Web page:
Third is Canada. In every country I played live, I like playing live but get banned and find it really hard for people to back me up, easiest have been Turkey because they don't ban me there. I am very social and outgoing and like the people who are in these artistic subcultures but music fans, especially those who like extreme ones are uneducated peasants most of the time. In my personal life I like intellectual people and having deep conversations better so I don't hang around metal people much. I don't like my home country because it is a conservative piece of shit full of peasants, they don't appreciate art. Canada is too cold and too PC for me to thrive in. I've been in England 3 years and it is the best of all worlds, hope I can stay here till the end of my life. The most influence I get from others is my will to separate myself from what I see around me, I look at what goes on in a scene and I try to be everything they hate, aren't, despise, etc.

I was just about to ask you about your live experiences. As a one-man-band, a live performance is always an interesting idea. Many artists working alone do not perform live. What made you give a live setting a try?

In a live setting, I am able to interact with society in a way that makes it impossible to do it in real life. I basically rape them, without going to jail, or them fighting back or feeling bad about it. I love trying different stuff, and theatre is a great thing to try out, which is what essentially live music is. There is also nothing I hate more than a band not raping the audience, which is all bands that I have seen except me or GG Allin. I worship GG Allin and try to expand on what he did, a fucking rape ritual. Life is short and boring, must rape!

You have performed live quite a few times now, with your most notable concerts being under the Viranesir banner. How have these experiences been to you? How has it been for the other two projects?

Viranesir is always great and fun. The audience really has a lot of fun and my ideas are well translated with what I do. The lyrics are audible and deep so they have a lot to think about and their horizons are expanded. We have great conversations afterward. Chaoscunt is great too and I had truly amazing dark shows, I love black metal and I love singing and playing guitar at the same time, though the lyrics aren't very understandable and people don't know what the fuck it's about except a generic satanic black metal show where the guy severely cuts himself. But I only had one tour and I will work on it and upgrade it like hell for the next tour so that it becomes as unique and ideological as Viranesir. When it comes to Yayla, I only had one ambient show, people really fell in love with it as I did a live music set for Fear Through Eternity but future holds much surprises for live Yayla also.

You mentioned earlier about you getting banned due to the content of your shows. I also remember how Viranesir ended up banned from bandcamp... Although, if you ask me, the way you use concepts like sexism and nazism are obviously in a tongue-in-cheek manner. What are your standards in terms of free speech and censorship?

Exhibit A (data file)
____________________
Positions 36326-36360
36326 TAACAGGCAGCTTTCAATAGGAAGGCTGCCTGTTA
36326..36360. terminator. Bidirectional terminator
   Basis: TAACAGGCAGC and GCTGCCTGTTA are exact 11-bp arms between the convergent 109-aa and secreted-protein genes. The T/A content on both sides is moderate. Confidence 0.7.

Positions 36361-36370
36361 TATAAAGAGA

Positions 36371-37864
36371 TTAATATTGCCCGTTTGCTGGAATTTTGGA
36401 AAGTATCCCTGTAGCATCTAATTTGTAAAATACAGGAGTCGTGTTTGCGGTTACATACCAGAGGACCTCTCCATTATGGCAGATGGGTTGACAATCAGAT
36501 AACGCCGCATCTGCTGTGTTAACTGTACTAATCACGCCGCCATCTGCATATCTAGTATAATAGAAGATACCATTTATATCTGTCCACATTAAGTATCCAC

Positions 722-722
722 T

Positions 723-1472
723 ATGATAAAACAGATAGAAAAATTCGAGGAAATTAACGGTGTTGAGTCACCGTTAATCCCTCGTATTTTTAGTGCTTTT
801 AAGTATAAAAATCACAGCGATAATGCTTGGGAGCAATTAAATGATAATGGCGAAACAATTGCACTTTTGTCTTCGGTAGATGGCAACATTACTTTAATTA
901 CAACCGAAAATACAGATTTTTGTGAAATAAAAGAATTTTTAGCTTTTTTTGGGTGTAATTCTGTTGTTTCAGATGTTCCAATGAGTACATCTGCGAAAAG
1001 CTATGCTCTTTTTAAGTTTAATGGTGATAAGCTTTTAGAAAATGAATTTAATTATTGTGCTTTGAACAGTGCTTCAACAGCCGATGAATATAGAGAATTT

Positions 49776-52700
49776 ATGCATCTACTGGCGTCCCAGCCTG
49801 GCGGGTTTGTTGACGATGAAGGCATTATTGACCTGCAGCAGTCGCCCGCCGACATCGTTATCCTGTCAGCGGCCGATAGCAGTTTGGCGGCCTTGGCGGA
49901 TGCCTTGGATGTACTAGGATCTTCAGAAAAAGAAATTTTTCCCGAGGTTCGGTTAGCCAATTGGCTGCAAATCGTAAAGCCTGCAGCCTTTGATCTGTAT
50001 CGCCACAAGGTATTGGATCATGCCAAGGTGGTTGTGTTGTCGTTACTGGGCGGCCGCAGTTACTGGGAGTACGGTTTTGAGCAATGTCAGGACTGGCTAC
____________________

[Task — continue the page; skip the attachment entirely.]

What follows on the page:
They have the right to ban me of course, being the son of a mobster, I don't take shit and whenever someone disrespects me in my record label I kick them for what they say, which makes me a censurer haha. But I believe that it is pointless for venues or bandcamp to ban me because they do it out of fear from social justice warriors. I got banned for lack of hygiene and breaking stuff in venues which I repeatedly told the owners that I want to compensate for, but they said no and don't come back because in reality they just wanted to get rid of me for my subject matter. Everybody is afraid of antifa and SJW's these days and to not get bullied by them they distance themselves from me. Everything is so about being afraid of that mob and avoiding their assaults, which I ain't. The important thing to remember here is that there are no objective values and art and speech is a very healthy way to express yourself in my opinion. The moment one tries to question if my nazi or sexist lyrics are real or ironic is the moment one loses the whole point. Who means what anyway? Does a neo-nazi mean what he says or is he a frustrated young who was raped by his brother as a youth? Does that antifa who bans Marduk fighting his inner bigot who is clueless about the world as to be so arrogant to force his own comfort zone upon others by violence? Is that fundamental islamic ideologue just frustrated about not getting enough european pussy? These are the questions art should ask, and banning shit will only push these inside and make them explode into ways that would change their pathetic facebook profile pictures asking "why oh why?" and "pray for this pray for that". Your hands are bloodstained, not mine. Ban me all you want.

Dead Pedophile Looking Back At All The Kids He Could Have Fucked

Let us distant ourselves from the useless drama and discuss some of the practical subjects around your projects. You are basically a jack of all trades: Besides handling most if not all the musical aspects of your projects, you also have your own label (Merdümgiriz), do your own artwork and merch to the point of literally gluing pieces together, and even work with visual media and short films... How do you deal with so much responsibility and ambitions?

It is more me dealing with life through these things that I do rather than dealing with these things. I am really addicted to making art, I do something every day, sometimes 3 things a day. It is a lot of fun for me. I just don't like working in the record company that much because programming the websites, writing press releases, fucking promoting the shit is not art for me but otherwise the making stuff part is great! I really like painting because it is such a quick release of frustrations onto a canvas. Filmmaking is the worst because you not only need lots of people, but also takes long as fuck to make it.